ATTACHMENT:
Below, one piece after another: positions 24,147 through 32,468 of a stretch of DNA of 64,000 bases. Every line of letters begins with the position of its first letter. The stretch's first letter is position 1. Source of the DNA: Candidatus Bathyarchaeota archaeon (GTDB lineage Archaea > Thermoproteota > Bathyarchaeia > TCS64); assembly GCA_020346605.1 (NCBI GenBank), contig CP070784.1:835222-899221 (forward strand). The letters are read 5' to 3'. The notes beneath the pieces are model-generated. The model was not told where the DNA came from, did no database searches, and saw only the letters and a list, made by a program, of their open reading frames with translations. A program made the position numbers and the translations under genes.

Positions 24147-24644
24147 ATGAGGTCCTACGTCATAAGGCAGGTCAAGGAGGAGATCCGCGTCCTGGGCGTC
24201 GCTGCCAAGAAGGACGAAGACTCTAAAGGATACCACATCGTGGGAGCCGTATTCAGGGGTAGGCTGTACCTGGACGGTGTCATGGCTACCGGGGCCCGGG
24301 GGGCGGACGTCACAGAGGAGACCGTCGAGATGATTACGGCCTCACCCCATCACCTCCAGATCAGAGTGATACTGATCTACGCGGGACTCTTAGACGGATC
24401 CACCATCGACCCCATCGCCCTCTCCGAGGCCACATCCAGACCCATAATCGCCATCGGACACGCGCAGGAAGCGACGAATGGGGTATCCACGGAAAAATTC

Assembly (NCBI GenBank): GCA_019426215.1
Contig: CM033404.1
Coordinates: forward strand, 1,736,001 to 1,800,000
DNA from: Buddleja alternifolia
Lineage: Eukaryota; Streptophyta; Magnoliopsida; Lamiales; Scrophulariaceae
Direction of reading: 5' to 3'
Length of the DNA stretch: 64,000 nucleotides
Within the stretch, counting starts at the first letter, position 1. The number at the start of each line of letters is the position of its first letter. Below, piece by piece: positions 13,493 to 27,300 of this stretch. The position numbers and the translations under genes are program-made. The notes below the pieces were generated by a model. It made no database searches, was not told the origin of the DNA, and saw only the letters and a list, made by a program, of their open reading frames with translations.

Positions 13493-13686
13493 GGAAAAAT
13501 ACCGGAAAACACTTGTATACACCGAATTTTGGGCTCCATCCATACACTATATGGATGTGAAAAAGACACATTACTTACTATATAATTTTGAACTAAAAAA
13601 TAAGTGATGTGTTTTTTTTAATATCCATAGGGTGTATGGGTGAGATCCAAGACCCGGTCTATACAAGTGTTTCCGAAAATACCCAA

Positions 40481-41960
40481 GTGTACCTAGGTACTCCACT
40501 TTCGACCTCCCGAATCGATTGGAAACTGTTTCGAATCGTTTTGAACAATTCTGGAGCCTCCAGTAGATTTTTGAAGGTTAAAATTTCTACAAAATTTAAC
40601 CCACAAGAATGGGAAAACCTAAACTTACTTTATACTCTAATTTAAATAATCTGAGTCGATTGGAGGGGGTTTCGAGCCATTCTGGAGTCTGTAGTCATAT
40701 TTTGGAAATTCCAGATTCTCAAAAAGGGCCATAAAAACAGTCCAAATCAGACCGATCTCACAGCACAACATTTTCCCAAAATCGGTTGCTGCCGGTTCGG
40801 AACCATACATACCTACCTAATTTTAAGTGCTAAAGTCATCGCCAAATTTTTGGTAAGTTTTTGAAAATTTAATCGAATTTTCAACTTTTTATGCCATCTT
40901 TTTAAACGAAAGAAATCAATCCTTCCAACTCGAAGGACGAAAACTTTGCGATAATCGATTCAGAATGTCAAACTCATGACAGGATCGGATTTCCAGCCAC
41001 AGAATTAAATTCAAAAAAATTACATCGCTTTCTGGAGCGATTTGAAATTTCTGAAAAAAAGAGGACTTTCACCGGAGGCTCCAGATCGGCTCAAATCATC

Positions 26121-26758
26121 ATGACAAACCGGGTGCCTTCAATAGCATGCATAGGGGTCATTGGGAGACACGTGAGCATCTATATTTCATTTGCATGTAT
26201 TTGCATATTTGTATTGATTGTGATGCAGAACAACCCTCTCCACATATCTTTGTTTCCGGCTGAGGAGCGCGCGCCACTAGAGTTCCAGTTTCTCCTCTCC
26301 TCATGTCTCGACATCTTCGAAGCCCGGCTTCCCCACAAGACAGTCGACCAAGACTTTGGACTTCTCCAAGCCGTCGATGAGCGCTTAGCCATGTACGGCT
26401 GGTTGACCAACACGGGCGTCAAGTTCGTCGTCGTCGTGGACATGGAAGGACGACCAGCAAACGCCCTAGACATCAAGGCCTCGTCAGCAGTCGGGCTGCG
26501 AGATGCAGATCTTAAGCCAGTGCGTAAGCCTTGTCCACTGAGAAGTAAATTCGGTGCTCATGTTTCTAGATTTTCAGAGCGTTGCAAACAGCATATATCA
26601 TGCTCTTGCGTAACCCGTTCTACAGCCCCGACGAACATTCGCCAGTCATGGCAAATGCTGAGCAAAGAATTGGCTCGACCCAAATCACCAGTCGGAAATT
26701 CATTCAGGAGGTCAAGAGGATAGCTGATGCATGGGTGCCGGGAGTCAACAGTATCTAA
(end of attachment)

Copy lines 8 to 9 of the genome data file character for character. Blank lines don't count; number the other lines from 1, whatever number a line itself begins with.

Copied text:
Contig: CM033404.1
Coordinates: forward strand, 1,736,001 to 1,800,000